On October 3, 2016, the Canada Revenue Agency announced changes to the reporting of the disposition of a property that is designated as a “principal residence”. Please note that the principal residence exemption still exists but the reporting requirements will be more extensive for properties sold on or after January 1, 2016.
In the past, no reporting was required if a property that was sold was designated as the principal residence for every year owned. This would result in the entire capital gain being non-taxable.
All property sales will now be reported on your T1 Individual Income Tax Return even if the entire gain is non-taxable. If the property was designated as the principal residence for every year owned, Schedule 3 – Capital Gains/Losses will be completed. If there are some years of ownership when another property was designated, Form T2091 – Designation of a property as a principal residence by an individual will be required as well.
Schedule 3 will be modified to include the following information on property sales:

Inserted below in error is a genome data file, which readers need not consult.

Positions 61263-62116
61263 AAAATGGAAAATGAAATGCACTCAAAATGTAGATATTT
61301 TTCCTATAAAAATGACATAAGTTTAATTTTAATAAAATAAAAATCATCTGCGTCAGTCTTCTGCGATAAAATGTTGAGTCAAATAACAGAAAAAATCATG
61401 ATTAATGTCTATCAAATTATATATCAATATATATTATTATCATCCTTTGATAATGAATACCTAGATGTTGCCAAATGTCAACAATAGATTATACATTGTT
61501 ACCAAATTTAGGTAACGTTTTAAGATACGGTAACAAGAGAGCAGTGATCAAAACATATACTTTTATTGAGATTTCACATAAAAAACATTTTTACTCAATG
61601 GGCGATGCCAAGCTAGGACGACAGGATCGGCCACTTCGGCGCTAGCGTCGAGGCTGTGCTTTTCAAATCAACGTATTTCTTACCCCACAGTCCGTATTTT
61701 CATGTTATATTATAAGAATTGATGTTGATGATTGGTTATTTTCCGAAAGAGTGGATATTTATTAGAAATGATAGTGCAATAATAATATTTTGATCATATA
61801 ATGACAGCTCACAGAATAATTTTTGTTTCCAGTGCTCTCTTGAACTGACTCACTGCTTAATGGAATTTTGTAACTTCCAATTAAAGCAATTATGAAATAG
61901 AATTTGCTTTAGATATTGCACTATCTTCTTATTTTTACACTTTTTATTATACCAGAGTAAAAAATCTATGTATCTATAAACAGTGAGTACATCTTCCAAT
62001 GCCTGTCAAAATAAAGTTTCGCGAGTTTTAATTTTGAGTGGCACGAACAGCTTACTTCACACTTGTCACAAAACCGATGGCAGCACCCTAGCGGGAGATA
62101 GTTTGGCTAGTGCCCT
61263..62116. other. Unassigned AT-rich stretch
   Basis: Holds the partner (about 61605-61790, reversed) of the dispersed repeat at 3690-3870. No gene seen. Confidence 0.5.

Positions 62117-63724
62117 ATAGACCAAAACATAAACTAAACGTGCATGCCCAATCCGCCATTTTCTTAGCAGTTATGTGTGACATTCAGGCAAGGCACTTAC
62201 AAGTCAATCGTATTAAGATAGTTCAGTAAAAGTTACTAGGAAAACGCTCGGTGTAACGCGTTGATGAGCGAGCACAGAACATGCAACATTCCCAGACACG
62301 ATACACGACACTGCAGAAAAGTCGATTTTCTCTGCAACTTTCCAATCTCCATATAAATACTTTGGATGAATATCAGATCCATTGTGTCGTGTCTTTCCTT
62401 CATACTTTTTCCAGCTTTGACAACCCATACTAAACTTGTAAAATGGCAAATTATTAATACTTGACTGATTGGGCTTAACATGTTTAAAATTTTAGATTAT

- Year of acquisition
- Proceeds of disposition
- Full address of the property
If a property sale is not reported, the principal residence designation may be denied and the gain would be taxable. A late designation can be filed if the initial reporting was forgotten or neglected, but penalties may be applied at a rate of $100 per month from the original due date of the return until the filing was completed (to a maximum of $8,000).
The new reporting requirements also apply for deemed dispositions upon the death of a taxpayer and upon a change in the use of a property from personal residence to a rental property or vice versa.
As a reminder, generally only one principal residence can be designated per family. If you have multiple principal residences, please contact your DJB representative to review planning opportunities.
If you have any questions on these changes, please contact DJB’s tax team for further information.